Psychology Student Teo Min Yu Wins SPS 2018 Most Promising Research Award!

We are pleased to announce that our undergraduate student, Ms. Teo Min Yu (pictured, left), has won the Most Promising Research Award at the Singapore Psychological Society’s (SPS) Student Research Awards 2018 for her IRP research conducted under the supervision of Dr. Michelle See (pictured, right).

Titled “Effects of Culture and Membership Status on Transgressor Evaluations”, Min Yu’s IRP studied how individual differences in cultural tendencies moderated the leniency with which leaders were evaluated with, over their group members, when they transgressed.

Min Yu commented, “I compared people who prioritised group-superiority (i.e., vertical collectivism) over self-superiority (i.e., vertical individualism) and the converse on how leniently (i.e., amount of idiosyncrasy credits given) they judged a group leader versus a group member when either individual was involved in match fixing (i.e., transgressed). I expected people who prioritised group-superiority over self-superiority to judge the transgressive leader more leniently than the transgressive group member, because they were more motivated to see the group leader as central to the group image, which was important to their own self-image. Conversely, I expected people who prioritised self-superiority over group-superiority to judge the transgressive leader more harshly than the transgressive group member, because they were more likely to see the group leader’s transgressions to negatively impact the group and therefore reflect badly on them more so than when the group member transgressed. As predicted, this was the pattern of results I obtained. These results have potential implications for our understanding of whistle-blowing and tackling corruption. For example, we could stress the importance of whistle-blowing to individuals and organisations that are more group-oriented and how it is actually helpful for the group because it could help effectively weed out the bad apples.”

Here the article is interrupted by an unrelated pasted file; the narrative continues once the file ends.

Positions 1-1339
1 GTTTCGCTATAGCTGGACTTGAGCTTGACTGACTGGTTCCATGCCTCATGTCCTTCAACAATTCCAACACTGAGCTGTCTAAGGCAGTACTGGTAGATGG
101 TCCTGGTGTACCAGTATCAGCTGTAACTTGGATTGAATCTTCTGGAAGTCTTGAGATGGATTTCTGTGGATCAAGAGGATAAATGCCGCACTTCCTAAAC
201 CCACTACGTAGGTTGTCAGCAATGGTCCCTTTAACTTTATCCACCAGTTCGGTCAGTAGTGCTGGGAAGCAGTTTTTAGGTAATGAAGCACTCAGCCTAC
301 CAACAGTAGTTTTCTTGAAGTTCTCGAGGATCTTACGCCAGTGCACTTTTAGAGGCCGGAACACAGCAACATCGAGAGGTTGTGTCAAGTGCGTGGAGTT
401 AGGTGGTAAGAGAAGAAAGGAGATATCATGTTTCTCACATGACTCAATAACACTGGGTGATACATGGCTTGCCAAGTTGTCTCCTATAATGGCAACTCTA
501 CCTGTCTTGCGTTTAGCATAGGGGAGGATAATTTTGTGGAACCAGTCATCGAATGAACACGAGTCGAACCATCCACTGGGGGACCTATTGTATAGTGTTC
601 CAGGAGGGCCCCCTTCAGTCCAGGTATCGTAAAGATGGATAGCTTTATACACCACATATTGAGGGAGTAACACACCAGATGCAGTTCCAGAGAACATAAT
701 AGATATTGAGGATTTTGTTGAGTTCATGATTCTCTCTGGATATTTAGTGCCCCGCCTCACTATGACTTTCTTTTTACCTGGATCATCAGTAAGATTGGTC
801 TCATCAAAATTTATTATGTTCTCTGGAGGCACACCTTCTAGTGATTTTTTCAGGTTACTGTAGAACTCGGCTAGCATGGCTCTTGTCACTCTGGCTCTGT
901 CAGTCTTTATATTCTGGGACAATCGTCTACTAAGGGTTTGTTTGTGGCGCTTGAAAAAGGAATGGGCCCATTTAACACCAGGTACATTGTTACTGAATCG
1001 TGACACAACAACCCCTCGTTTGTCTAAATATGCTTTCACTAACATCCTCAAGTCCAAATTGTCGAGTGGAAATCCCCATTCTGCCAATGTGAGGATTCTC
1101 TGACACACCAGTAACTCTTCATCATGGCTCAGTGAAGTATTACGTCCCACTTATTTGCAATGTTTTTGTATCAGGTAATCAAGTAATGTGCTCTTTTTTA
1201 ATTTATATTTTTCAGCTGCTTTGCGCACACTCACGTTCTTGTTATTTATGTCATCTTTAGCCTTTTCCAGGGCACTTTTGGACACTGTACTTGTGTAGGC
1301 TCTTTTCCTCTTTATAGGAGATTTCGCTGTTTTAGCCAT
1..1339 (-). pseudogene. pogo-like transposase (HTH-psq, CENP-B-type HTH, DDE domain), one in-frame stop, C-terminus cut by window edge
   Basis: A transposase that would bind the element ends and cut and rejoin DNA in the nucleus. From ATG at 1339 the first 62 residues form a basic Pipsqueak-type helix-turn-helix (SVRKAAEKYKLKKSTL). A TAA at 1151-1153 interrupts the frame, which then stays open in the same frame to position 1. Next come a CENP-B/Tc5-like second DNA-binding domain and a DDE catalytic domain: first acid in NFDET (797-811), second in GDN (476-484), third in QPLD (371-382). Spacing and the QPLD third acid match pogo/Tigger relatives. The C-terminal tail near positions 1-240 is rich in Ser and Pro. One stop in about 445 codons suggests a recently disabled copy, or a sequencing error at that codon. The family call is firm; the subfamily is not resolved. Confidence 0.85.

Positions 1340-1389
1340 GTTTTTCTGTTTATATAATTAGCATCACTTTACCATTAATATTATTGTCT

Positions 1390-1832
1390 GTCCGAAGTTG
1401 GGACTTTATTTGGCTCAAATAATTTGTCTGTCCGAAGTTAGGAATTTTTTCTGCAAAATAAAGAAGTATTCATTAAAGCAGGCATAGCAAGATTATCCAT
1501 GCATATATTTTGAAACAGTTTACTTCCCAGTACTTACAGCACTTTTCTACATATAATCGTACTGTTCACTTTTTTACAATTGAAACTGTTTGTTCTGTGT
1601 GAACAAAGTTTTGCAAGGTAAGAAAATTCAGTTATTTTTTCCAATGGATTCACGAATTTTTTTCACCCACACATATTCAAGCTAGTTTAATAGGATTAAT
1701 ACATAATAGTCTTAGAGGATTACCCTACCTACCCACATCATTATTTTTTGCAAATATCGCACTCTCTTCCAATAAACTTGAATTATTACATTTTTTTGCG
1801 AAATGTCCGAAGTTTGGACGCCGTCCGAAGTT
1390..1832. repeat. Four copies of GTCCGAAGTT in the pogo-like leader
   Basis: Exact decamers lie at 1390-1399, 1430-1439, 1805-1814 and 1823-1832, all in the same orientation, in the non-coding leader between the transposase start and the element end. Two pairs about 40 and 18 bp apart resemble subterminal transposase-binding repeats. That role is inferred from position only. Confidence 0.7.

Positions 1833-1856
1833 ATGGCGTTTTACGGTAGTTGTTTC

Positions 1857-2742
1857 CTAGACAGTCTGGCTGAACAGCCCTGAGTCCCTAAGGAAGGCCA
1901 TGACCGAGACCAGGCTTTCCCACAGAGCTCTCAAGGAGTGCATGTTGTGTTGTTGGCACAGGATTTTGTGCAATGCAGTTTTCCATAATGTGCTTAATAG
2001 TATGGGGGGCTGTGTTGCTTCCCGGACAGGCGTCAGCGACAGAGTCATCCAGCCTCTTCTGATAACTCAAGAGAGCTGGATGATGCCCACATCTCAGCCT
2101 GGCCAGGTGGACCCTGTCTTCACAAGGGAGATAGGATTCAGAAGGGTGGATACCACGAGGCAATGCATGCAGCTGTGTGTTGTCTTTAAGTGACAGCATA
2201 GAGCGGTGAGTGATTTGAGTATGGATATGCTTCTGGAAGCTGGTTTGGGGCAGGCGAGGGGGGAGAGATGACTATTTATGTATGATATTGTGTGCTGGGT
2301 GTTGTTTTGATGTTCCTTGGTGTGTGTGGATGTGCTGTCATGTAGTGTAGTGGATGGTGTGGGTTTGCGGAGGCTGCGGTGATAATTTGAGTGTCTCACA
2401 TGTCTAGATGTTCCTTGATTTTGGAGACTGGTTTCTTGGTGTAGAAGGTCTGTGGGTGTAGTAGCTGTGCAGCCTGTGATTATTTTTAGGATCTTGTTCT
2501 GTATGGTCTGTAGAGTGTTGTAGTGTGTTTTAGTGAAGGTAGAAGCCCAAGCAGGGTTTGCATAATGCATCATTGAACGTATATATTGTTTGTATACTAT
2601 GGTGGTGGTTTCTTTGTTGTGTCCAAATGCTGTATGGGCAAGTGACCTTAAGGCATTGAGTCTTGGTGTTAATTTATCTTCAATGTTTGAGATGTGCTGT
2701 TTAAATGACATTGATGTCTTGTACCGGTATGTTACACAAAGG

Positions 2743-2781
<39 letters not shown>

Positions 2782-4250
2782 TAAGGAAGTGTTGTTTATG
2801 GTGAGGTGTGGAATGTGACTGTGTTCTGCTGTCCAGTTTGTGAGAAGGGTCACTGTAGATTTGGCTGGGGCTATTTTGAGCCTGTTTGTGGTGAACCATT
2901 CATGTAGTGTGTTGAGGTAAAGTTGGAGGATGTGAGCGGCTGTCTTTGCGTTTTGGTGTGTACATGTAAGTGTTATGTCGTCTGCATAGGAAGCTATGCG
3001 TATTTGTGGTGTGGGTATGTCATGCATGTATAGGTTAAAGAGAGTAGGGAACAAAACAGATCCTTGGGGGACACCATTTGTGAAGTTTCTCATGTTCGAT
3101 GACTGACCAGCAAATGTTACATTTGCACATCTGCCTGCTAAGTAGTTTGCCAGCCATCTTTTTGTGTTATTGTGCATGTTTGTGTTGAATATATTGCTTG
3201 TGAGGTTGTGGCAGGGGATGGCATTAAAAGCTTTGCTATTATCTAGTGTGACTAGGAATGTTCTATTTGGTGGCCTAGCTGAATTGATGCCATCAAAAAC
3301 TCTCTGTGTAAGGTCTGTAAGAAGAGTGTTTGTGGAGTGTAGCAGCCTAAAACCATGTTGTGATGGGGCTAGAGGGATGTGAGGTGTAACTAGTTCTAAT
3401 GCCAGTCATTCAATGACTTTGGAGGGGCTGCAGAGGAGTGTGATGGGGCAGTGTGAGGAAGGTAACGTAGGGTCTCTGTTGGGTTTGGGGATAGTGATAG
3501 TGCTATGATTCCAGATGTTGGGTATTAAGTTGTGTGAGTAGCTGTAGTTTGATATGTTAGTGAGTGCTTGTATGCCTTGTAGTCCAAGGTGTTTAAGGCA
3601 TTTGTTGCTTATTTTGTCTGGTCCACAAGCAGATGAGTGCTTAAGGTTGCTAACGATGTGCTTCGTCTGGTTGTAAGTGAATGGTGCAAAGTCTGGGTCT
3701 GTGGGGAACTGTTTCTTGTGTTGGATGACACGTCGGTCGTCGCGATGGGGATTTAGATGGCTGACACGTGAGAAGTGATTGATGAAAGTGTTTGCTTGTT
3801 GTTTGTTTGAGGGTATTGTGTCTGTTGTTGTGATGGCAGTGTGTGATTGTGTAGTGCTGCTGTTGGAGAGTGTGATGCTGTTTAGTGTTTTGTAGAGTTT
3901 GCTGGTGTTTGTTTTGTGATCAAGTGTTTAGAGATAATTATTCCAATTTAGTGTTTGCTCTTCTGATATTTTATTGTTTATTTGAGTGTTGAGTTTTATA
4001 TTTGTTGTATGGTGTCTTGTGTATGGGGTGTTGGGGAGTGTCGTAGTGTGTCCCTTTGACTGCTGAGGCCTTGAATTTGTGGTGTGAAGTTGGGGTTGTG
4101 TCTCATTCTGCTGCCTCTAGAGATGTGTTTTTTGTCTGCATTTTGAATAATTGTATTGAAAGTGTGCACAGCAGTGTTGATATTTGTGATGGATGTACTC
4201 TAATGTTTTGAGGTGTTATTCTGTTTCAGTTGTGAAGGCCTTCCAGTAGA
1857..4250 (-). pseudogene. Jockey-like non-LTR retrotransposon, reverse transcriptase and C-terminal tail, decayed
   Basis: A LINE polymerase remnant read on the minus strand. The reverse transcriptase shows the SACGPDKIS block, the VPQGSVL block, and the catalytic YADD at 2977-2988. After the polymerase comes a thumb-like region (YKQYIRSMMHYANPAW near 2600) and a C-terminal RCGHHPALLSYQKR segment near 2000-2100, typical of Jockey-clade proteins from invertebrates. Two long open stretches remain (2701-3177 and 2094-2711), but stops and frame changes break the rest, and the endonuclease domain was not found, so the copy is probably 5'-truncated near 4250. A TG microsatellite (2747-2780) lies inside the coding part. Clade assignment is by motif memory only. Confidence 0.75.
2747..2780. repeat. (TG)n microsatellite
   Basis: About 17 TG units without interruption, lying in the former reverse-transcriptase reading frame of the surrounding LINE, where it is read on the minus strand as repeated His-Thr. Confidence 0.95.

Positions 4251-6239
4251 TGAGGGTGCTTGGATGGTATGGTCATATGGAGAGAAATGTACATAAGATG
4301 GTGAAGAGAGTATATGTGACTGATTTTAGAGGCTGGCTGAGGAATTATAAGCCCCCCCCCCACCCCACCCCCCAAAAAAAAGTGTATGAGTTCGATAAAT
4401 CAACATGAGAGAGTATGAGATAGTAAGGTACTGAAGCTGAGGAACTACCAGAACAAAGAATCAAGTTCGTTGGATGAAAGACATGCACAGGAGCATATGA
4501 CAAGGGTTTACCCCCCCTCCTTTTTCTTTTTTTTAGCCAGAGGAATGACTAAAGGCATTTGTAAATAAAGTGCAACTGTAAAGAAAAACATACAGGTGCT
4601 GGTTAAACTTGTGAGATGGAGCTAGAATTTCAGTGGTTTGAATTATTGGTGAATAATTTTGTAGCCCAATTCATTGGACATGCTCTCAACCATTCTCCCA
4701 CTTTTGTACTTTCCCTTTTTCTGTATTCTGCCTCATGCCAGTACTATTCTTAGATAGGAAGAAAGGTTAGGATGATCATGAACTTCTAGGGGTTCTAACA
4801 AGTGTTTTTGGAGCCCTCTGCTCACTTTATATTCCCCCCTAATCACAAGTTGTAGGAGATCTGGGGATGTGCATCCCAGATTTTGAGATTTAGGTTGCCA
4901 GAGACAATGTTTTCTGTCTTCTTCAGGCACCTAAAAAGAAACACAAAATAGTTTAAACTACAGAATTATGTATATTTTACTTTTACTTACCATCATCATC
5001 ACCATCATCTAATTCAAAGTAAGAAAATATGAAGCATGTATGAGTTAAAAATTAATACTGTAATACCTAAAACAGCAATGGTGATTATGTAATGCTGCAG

Min Yu also recently presented her IRP at the 20th annual meeting of the Society for Personality and Social Psychology (SPSP) 2019 in Portland, Oregon held from 7 – 9 February 2019, during which she was shortlisted as a finalist for the Undergraduate Student Poster Award and competed in the oral poster presentation during the convention.

We extend our heartiest congratulations to Min Yu and Dr. See!

Print Friendly, PDF & Email

Leave a Reply

Skip to toolbar